Increased external cooperation and follow-through is also required, with this emphasis on long-term development of the private sector. There have been significant promises, but limited delivery, of outside surveying and mapping support. These promises developed from assessments conducted for the European Community/European Union PHARE program, the World Bank, and A.I.D. There is some skepticism within the region caused by delays in delivery of promised support. The optimism of political and social change has come up against the walls of bureaucracy of the outside support organizations. All participants seem aware of this dilemma, but still the problems linger, slowing forward progress and wasting needed resources.
Privatization in Romania
Private Firms. There are few private surveying businesses in Romania. Our discussions indicated
possibly ten or twenty firms (Abrams 1993) and this has been confirmed by others (Leatherdale
1993, IFDC 1993). Many of these businesses are quasi-private, meaning government surveyors
working part-time in the private sector, perhaps using government-owned equipment. With one
or two exceptions, the truly private firms are very undercapitalized with limited ability to take on
a government surveying contract of any magnitude. This obstacle can be overcome with up-front
funding, allowing a contractor to procure necessary equipment and personnel.
Local Land Commissions. Another large obstacle to survey contracting in Romania is the adjudicative role of the local village land commissions. Their arbitrative role in determining parcel ownership would make the determination of a Scope of Work virtually impossible due to the ever evolving political makeup of the local commissions. This obstacle requires some further study, and a focused effort at three regional demonstration centers in Romania would determine which phase of the land privatization system could be successfully contracted (Abrams 1993).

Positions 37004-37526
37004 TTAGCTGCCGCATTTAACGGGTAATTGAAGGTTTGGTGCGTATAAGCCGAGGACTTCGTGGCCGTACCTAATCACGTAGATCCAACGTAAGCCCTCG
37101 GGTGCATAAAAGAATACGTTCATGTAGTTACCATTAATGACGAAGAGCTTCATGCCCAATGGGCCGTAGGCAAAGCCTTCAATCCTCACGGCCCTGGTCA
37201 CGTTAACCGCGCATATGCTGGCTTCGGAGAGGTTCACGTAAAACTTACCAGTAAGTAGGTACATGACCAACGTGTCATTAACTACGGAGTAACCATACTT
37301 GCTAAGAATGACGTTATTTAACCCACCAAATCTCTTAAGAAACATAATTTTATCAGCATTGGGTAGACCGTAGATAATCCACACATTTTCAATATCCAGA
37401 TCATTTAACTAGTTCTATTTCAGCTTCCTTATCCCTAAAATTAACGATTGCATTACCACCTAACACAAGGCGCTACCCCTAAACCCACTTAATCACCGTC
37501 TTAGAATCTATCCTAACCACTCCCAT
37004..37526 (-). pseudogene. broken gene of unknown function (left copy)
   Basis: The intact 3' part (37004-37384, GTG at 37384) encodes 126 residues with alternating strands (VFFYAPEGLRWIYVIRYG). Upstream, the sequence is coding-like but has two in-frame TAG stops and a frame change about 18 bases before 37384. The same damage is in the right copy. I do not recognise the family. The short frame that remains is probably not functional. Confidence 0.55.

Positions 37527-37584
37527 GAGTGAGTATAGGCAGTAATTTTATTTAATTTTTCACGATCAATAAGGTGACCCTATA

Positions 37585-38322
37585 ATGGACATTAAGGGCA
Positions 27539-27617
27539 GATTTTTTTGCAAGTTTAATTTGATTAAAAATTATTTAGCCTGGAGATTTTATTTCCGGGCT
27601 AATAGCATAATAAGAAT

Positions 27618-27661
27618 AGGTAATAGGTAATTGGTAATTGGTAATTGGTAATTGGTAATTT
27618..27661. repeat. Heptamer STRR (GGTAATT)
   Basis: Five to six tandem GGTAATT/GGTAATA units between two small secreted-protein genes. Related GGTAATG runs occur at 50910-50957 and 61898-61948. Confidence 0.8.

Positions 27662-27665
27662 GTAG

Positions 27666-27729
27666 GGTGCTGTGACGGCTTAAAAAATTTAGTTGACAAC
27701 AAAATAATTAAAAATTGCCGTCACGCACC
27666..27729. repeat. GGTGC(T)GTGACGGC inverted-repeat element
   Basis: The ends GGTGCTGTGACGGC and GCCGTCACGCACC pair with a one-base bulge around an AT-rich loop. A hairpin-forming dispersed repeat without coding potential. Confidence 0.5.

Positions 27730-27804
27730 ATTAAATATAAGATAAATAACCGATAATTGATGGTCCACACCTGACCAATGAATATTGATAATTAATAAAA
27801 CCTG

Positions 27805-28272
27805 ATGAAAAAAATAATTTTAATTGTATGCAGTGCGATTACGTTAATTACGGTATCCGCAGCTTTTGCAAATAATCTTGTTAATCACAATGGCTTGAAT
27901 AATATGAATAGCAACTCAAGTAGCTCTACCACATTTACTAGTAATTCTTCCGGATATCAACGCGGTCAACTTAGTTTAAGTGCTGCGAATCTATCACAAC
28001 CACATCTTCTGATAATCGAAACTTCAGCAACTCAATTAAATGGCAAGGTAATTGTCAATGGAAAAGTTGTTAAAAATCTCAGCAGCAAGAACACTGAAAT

Equipment Supplied. To date, 250 Zeiss Total Stations have been supplied by the PHARE program to the Romanian Government, with training, computers, plotters, digitizers, and software in a package valued over $5 million (ILIS 1992, IFDC 1993). Despite initial problems with system incompatibilities, this equipment has already enabled some improvements in surveying for determination of block corners. The most recent addition of the 15 GPS receivers from NGS, together with improved accuracy from tying the seven primary stations to EUREF, will permit increased productivity. The combination of GPS, Total Stations, and other classical equipment, could be used in a multi-layered approach to tie all block corners with GPS, and then densify down to the parcel corners with classical equipment.
More Computers, Plotters, Etc. Needed. The judet offices suffer from a lack of data processing capability. Typically, there is a 386 and/or a 486-based computer, but software is lacking. Plotters suffer from dried-out pens and paper is of poor quality, if there is any. There is an impressive effort in some judets to implement improvements. Various lists of additional equipment have been reviewed for more than a year by outside support organizations, including A.I.D., but the equipment has yet to be procured. This problem needs a high level of attention.